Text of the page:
- The potential issue of the lack of maintenance to existing solar systems which were installed under the Solar Bonus Scheme, noting that many of these systems were installed near the closure of the scheme and were rushed as well as using many components from overseas, which did not have the long lifespan of many of the materials utilised today. This would not only generate a threat to existing solar generation infrastructure, but could result in serious safety concerns for residents who try to identify & remedy issues with their aging systems.
The issues facing NSW and the electricity sector when it comes to solar are varied, but the overriding issue which I came away from the meeting was, that to get widespread penetration of solar into the market it must not cause any financial burden for NSW residents or the government, i.e. tax payers. Therefore we must put aside all the arguments about environmental sustainability, carbon reduction, etc, and focus on the one issue which affects everybody in NSW, that being the economic issue of electricity supply and price.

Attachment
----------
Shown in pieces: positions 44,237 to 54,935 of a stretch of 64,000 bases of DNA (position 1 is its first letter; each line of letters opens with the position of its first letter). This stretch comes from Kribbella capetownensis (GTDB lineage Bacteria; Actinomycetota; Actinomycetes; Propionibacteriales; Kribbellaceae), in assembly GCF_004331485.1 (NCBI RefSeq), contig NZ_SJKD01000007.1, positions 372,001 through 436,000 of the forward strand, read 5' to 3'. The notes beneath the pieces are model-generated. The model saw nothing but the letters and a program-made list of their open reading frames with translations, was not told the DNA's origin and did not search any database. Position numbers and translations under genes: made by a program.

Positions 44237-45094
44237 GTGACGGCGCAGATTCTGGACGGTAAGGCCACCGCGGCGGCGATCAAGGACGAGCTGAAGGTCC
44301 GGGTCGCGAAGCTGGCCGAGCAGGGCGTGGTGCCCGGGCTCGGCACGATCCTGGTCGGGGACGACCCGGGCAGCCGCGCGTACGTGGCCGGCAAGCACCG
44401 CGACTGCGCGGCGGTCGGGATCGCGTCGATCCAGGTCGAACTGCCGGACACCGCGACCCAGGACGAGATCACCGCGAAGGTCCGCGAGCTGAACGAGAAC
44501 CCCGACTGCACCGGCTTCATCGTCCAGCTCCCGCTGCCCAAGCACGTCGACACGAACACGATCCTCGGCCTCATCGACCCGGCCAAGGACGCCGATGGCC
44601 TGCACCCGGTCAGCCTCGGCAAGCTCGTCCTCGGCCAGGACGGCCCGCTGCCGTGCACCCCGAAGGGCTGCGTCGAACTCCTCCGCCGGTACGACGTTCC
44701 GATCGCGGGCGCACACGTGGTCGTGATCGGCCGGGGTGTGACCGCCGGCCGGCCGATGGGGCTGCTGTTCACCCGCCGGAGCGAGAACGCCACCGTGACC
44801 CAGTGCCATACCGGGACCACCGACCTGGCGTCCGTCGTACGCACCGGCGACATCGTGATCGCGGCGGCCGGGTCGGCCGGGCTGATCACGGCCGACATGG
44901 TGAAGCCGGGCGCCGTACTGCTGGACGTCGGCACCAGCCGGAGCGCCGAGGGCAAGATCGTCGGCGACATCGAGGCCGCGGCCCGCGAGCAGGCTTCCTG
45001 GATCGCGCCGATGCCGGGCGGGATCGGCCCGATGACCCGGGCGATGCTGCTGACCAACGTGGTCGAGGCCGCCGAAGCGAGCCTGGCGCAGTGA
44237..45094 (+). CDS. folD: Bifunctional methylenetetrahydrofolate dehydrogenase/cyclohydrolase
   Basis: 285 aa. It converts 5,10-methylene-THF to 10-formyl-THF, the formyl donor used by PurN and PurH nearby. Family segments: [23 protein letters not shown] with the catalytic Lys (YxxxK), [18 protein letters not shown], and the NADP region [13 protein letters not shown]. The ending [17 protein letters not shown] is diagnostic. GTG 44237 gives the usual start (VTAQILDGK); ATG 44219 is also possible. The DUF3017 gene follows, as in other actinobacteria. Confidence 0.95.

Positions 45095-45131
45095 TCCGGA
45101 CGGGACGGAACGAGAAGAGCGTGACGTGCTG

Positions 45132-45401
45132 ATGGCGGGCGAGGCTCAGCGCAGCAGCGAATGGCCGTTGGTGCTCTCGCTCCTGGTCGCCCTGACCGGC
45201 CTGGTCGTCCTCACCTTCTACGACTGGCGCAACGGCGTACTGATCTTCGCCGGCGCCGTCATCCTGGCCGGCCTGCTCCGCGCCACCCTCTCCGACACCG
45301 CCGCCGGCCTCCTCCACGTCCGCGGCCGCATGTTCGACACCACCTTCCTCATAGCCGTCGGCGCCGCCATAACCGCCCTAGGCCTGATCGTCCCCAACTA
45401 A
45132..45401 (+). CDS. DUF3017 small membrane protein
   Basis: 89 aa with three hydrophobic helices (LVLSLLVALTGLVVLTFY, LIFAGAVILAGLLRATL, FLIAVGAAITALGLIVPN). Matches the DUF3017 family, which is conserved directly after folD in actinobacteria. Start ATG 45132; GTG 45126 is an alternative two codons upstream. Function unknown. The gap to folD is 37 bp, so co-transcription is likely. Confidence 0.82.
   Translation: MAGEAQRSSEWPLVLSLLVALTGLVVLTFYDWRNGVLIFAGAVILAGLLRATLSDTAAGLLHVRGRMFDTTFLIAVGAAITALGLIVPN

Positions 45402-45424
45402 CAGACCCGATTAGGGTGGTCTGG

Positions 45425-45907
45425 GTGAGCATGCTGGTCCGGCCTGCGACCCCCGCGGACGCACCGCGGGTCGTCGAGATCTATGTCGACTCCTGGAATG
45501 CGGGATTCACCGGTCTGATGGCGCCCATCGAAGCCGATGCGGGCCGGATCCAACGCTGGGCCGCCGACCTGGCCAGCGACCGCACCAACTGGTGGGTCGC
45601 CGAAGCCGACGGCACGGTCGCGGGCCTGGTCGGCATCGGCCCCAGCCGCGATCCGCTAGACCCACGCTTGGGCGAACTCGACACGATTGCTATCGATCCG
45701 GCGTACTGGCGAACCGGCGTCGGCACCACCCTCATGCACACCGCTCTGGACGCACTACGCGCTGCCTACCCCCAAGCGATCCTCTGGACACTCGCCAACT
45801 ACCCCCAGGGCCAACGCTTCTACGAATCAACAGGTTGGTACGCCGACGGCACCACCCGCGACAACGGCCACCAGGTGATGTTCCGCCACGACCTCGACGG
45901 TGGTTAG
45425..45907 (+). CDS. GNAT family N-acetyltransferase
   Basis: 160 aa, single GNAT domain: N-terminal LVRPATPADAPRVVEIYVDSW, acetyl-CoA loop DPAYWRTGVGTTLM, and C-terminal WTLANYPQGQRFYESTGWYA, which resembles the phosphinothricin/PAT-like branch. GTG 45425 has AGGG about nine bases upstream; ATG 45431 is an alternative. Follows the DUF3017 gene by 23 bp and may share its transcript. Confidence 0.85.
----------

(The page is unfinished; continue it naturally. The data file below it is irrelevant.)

Focussing on the issues which were discussed; It was clear the Minister understood that the current net metered scheme does not support all those who have installed solar, or who want to, and that any increase in feed-in tariff’s (FIT) would be welcomed by those customers and could be justified given the debt most of these have incurred from purchasing and installing their systems. But it would impose an unjust impost on the rest of the NSW electricity user’s by imposing higher supply tariffs, which could not be justified. I am awaiting his formal response to the issue and hope that the idea of a minimum ‘guaranteed’ floor price for all customers, who have net metered systems, is given serious consideration by his office.
Second, with regard to the issue of storage it was again clear that the Minister, and his advisor’s, were well aware of Vector Energy’s leasing scheme and serious thought was being given as to how such a scheme could benefit NSW residents.